Challenges ahead of the Interim Constitution – 2007 B.S; and its subsequent announcement

Challenges ahead of the Interim Constitution – 2007 B.S. (Part I)

Following the proclamation of Falgun 7, 2007 B.S. (1951 A.D), the newly formed government of Nepal was entrusted with the task of drafting an interim constitution at the earliest. For the ministers, mainly of those within Nepali Congress, a few factors proved to be a challenge:

  1. Dissent by members of Nepali Congress’s Liberation Army:

Although a cease fire had been issued by Nepali Congress, a couple of factions, mainly led by K I Singh in the west, and Narad Muni Thulung in the east, continued their insurrection. Their continued protests proved to be an obstacle for the formation of a new interim constitution – especially because Nepali Congress, after 7th Falgun, 2007 BS was a part of the newly formed government, and the Home Ministry was under Congress leader Bishweshwor Prasad Koirala.

Congress had to make plans to address their grievances because the members continuing their revolution had once fought shoulder to shoulder against the Ranas – Congress simply couldn’t abandon them after arriving into power.

“However, to solve their grievances, the need for an interim constitution too was essential. Therefore, we continued our work towards its formation”, Singh tells Mathbar Singh after sharing the problem.

  1. Distrust amongst government employees:

Another reason for the obstruction was an environment of distrust within government employees.  The new government needed their employees’ cooperation towards formation of the interim constitution, however as it is with governments in transition – the employees felt a sense of job insecurity.

According to Singh, “most employees were placed in certain government positions upon recommendation of the Rana rulers. However, as they were witnessing a new government in which Ranas did not hold much power, the employees feared their jobs would go away too”.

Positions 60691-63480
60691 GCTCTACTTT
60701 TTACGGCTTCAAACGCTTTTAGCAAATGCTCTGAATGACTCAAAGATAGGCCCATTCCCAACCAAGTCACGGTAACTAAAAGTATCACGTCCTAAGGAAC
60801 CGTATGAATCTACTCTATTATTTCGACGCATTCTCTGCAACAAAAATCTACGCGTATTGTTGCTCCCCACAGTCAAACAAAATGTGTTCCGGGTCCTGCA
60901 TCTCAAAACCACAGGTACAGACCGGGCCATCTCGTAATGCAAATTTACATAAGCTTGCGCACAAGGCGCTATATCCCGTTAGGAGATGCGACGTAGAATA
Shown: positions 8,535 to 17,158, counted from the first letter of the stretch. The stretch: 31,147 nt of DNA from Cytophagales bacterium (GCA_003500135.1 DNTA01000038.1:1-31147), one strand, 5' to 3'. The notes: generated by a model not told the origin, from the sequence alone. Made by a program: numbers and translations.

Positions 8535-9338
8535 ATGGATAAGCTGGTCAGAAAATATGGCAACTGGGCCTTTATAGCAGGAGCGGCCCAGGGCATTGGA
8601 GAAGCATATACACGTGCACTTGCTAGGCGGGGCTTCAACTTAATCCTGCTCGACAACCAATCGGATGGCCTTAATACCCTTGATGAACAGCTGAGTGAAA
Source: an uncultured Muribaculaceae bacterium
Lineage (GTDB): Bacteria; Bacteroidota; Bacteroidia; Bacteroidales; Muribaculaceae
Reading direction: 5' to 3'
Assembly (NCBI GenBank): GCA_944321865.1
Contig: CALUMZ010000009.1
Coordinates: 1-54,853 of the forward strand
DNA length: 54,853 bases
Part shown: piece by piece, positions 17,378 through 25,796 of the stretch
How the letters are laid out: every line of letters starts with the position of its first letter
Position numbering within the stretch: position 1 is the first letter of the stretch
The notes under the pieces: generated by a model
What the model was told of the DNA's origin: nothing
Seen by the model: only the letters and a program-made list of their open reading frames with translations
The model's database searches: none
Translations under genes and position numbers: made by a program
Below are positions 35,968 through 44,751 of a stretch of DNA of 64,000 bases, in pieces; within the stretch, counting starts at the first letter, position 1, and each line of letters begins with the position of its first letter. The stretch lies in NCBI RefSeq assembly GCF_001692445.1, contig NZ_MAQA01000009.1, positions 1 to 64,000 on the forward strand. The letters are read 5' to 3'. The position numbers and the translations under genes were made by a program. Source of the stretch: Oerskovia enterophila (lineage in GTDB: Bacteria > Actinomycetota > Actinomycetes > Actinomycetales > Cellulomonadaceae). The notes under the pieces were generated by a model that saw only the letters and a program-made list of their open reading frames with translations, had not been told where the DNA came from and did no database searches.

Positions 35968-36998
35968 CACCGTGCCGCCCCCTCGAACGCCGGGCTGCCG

1. A demoralized police force

For years, Nepal’s police and army officers were told members of Nepali Congress were Nepal’s enemy – they were asked to fight against them, arrest them, and at certain instances – beat them too. Now, all of a sudden, not only were they in the government, Nepal’s Home Ministry, under which the police department lay, was also under Minister B P Koirala.

“Because B P Koirala was considered the mastermind behind Nepali Congress, the Rana government had placed a reward under his name. Police officers actively looked for Koirala during the Rana rule. Sadly, the times had changed, and the same police officers were under the supervision of B P Koirala. This fact deeply demoralized the officers of Nepal Police”, Singh shared with Mathbar Singh.

  1. Lack of expertise:

“To write a constitution needs expertise – legal, technical, and overall knowledge of a constitution’s scope”, Singh shared. “Because Nepal did not have a constitution prior to that, no one ever felt the need to study the same”, he added.

Therefore, the entire responsibility of the constitution’s scope was laid on B P Koirala.

“He did have some external help of course. For example, Subarna Shumsher and the team from India who had experience drafting their own constitution. Also, Padma Shumsher’s 2004 B.S. draft served as a foundational document”, Singh adds.

The Interim Government of Nepal Act 2007 B.S

Despite all the challenges, the government was able to formulate a draft of the Interim Government of Nepal Act 2007 B.S. After it was presented to Prime Minister Mohan Shumsher, he asked for a few days to review the document.

After Mohan Shumsher’s approval, on 11th April, 1951 AD, Nepal’s Interim Constitution was declared and introduced by then King Tribhuvan Bir Bikram Shah Dev.

“For the first time, a document which assured political freedom, fundamental rights, an independent judiciary, a public service commission, and an election commission was introduced in Nepal”, Singh shares with Mathbar Singh.

“The document not only included the virtues of a modern democracy, but also laid special emphasis on rural development with the formation of Village Panchayat”, Singh added.

“The idea of village panchayat, was originally in the 2004 B.S Proclamation of Padma Shumsher, however was yet to come into effect. Nepali Congress believed in the power of rural development, therefore laid much emphasis on it”, he added.

Besides the virtues of the Padma Shumsher document, the Interim Constitution incorporated most of the agreements as agreed upon during the tripartite talks held between King Tribhuvan, Nepali Congress, and the Rana Government in New Delhi.

The Interim Constitution of 2007 B.S. (1951 AD) was in effect until 20th June, 1959 AD.

Note: A copy of the Interim Constitution of 2007 B.S. (1951 AD) is available at:

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